Ghouls, blood-suckers, monsters and worse … These are the best of comic book’s horror genre.
Since her debut in 1969, Vampirella has been one part horror, ten parts sexy (ranking #35 on Comics Buyer’s Guide’s “100 Sexiest Women in Comics”), but always popular. Technically an “alien” from the planet Drakulon, Vampirella has starred in dozens of titles across multiple publishers.
Created by Stan Lee, Roy Thomas, Gerry Conway, and Gray Morrow, Man-Thing made his debut in Savage Tales (1971) No. 1, and eventually got his own series, Adventure into Fear With The Man-Thing. Often facing demons, ghosts, and ducks named Howard, Man-Thing (aka Ted Sallis) has been the center of some of Marvel Comics’ most trippy, fear-induced tales.
Image Comics’ mega-successful zombie — er, walkers — comic mixes great characters with great gore. And the living dead often aren’t even the scariest part of post-apocalyptic survival …
7. Locke & Key
Written by Joe Hill and illustrated by Gabriel Rodriguez, IDW Publishing’s Locke & Key deals with demons, demon possession, murder and other macabre elements that have combined into the scariest mini series on comic shop shelves today.
Gene Colan art! A writer was named (Marv) Wolfman! Classic 70s horror featuring one of literature’s all time greatest villains, Marvel’s take on Dracula was good, creepy fun.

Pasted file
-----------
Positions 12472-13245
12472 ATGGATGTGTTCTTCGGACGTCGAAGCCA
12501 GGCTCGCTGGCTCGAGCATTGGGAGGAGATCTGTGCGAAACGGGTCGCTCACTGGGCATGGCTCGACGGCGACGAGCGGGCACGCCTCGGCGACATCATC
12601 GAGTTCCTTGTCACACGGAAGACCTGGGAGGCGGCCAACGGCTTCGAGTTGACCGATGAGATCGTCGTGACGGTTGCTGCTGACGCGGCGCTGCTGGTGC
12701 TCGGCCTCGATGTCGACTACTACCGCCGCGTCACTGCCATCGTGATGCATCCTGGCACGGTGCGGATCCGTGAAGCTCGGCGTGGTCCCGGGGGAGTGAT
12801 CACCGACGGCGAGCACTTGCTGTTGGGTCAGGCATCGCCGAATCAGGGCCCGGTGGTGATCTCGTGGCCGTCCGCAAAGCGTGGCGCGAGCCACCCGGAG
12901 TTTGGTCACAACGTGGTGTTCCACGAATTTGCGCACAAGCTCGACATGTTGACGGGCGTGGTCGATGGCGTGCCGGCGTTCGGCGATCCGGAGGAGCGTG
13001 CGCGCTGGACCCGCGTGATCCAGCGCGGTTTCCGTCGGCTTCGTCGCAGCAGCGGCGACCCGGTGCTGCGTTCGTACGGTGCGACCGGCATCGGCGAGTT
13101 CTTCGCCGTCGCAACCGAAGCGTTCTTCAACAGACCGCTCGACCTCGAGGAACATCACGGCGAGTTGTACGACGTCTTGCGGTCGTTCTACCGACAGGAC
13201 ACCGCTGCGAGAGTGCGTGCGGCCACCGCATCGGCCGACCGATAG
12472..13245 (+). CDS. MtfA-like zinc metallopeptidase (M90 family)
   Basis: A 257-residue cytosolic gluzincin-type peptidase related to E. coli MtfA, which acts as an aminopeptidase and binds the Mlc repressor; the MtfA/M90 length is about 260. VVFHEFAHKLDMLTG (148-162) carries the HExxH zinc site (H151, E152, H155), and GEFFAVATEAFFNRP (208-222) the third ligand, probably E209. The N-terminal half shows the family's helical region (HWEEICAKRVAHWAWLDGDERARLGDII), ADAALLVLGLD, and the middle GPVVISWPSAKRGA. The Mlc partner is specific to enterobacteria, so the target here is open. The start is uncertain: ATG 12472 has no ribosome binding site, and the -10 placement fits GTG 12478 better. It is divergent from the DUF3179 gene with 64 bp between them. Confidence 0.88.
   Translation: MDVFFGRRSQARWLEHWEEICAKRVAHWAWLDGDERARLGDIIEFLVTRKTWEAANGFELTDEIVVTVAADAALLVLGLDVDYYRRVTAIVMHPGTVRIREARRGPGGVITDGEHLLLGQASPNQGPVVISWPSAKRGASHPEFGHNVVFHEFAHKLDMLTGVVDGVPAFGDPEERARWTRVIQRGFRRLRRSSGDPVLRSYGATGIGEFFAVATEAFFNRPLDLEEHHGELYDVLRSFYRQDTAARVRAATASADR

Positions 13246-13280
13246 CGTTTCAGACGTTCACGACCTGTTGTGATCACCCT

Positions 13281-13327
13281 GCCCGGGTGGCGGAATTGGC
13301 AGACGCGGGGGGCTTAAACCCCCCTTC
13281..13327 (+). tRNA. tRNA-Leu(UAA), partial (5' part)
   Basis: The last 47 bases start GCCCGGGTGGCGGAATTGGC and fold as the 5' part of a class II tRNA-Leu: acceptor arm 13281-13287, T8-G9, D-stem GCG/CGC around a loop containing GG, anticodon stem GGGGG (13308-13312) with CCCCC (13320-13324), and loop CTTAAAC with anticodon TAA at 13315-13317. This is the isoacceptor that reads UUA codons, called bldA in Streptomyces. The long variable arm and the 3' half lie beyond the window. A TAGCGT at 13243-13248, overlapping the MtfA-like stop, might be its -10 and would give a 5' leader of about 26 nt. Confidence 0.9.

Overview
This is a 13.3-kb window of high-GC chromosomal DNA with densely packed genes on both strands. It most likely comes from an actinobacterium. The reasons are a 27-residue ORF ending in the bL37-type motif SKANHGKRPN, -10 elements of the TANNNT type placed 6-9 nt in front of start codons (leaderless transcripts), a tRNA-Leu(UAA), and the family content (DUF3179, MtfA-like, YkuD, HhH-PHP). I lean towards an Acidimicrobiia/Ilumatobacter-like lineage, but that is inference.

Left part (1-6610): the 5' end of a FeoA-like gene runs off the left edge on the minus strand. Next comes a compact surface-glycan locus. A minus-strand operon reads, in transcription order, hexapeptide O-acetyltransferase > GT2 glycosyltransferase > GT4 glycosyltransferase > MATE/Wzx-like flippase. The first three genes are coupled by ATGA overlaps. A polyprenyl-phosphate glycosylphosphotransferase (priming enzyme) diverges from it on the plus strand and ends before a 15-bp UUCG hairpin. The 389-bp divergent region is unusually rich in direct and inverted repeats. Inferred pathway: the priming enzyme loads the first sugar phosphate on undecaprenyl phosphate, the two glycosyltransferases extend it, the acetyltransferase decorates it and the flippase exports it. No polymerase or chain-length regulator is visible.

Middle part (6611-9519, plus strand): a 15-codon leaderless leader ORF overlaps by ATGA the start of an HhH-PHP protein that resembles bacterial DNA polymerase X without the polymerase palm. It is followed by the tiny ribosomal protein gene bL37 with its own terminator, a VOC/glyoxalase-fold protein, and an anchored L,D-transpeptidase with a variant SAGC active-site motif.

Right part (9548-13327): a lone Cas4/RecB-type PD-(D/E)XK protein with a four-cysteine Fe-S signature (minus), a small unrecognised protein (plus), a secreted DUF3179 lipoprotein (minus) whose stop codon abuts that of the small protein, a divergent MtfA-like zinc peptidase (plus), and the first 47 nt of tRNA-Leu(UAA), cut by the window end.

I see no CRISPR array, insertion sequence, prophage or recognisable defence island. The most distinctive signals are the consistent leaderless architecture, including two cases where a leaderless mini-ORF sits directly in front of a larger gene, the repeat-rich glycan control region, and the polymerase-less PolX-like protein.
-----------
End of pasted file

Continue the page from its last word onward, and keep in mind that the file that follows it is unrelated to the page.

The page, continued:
Warren Publishing’s horror version of MAD started in 1964 as a magazine format comic that was able to bypass the Comics Code Authority. Each issue was hosted by Uncle Creepy, who would set the scene for “comics to give you the creeps!” Today the creeps continue at Dark Horse Comics.
4. From Hell
Alan Moore and Eddie Campbell’s Jack the Ripper masterpiece was originally released in serial form over seven years (572 pages total!), and eventually translated to the silver screen in a film starring Johnny Depp. The original slasher in the hands of a master storyteller? Scary.
Not “horror” in title, the stories told were nonetheless frightening, especially in the 1950s. Issue No. 22 featured a cover so gruesome it practically became the poster child for the Congressional subcommittee hearings on the effects of comics on kids. Killing, murder, dismemberment, and the occasional guest appearance from The Haunt of Fear’s Old Witch, Crime SuspenseStories pushed the envelope.
The long-running House of Mystery (and it’s companion series House of Secrets) started in the 1950s as horror anthology series for DC Comics, telling tales of ghosts, vampires, werewolves and other things that go bump in the night. After a brief stint showcasing super-hero stories (and introducing The Martian Manhunter), the fright returned to House of Mystery featuring work from Bernie Wrightson, Neil Gaiman, Sergio Aragon’s and more.
EC Comics’ bi-monthly horror anthology comics gave us the ultra fright night host, the Crypt-Keeper (as well as the Vault-Keeper and the Old Witch). Eventually a victim of Fredric Wertham’s Seduction of the Innocent, and the Congressional hearings on the effects of comic books on children in the 50s, Tales From The Crypt and its sister comics were cancelled. Their tales of terror lived on however in reprints, television, and film for decades.